I was told that being a woman meant that I was supposed to know my place and allow a man to protect me. I was to go second, a step behind him, into the adventure God was calling him to. My role was to submit, to support, and to follow. That didn’t work out so well.
I have my own #MeToo stories and #ChurchToo stories. Yet, I also have #MissionsToo stories and they have yet to be given space in these movements.
In the strangest twist of grace that is so laughably just like God, it is the very person that I am which was so detested my former conservative missions community that allows me to forgive them.
my counselor casually mentioned how my family had been scapegoated in the missions community. After she said that I spent several weeks reading about scapegoating and trying to decide if she was right. I think she was,
None of us can be safe for everything. We have to choose what we will be safe for and what we will be unsafe for.
If God’s desire is that men lead unilaterally over women, yet over and over in Scripture there are situations in which women are in authority over men, God is incompetent… or else this is how God wants it to be.
Childbearing is radically different from the sacrifice system requiring the blood of the innocent in order to prevent ongoing violence between enemies. Instead, childbearing is the is the spilled blood of the willing in order to bring new life.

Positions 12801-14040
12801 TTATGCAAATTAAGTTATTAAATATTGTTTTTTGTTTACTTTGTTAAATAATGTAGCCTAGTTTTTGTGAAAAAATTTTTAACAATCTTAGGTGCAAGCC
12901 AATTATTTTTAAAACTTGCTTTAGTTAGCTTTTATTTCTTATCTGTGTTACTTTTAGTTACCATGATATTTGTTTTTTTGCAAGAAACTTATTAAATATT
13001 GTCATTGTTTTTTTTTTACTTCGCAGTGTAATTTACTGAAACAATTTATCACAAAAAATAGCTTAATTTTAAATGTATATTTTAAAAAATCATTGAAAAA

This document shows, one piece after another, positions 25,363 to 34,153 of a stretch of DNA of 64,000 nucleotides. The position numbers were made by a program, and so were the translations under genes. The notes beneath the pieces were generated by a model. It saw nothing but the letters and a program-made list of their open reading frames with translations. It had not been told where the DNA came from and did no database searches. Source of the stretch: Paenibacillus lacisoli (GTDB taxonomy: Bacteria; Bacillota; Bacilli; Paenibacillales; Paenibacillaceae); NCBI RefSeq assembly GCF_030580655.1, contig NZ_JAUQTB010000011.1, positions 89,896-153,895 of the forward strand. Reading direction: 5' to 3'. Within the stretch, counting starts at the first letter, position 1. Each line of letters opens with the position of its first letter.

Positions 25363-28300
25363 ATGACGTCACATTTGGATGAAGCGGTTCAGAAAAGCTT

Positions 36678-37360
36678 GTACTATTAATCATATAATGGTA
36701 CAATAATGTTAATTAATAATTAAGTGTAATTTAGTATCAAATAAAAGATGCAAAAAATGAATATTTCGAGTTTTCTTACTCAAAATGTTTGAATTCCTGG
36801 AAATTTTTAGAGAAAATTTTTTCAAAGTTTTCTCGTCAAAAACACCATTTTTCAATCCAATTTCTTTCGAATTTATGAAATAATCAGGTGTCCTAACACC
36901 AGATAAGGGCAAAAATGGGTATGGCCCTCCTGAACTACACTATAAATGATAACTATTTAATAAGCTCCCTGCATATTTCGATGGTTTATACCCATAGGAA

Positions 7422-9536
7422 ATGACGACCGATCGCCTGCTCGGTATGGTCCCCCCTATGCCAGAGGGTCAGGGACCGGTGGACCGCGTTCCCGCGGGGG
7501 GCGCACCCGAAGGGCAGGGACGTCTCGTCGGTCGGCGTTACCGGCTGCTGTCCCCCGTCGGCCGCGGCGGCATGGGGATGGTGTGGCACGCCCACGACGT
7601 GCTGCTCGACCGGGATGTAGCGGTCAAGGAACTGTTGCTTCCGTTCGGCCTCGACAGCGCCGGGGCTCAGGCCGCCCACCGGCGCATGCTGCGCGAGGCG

The call isn’t out there at all, it’s inside me… I am Moana. This declaration isn’t arrogance. When we understand that we are God’s beloved, uniquely and perfectly made, called to the wildness of his sea, there isn’t much left to do but walk in that knowledge. It changes everything. It empowers us to do what feels absurdly difficult. It allows us to live beyond ourselves for the good of others. It gives birth to joy and peace and love.
Using these biblical texts and the insights of ancient church historians, we can learn about the early history of the Christian community in that city. A close study of early church history reveals both the challenges faced by the Ephesian church at the time and a living example of church leadership devoid of manmade hierarchies…
It is significant that Paul leaves this explicit command out of his instructions to husbands and wives, ESPECIALLY in a patriarchal cultural context in which it would have been expected and appropriate because in a legal sense wives WERE under their husband’s authority. This is actually quite subversive and radical because the expectation would have been a similar treatment, “wives obey your husbands who are in authority over you.” The fact that he didn’t do this is a big red light begging the question “Why?”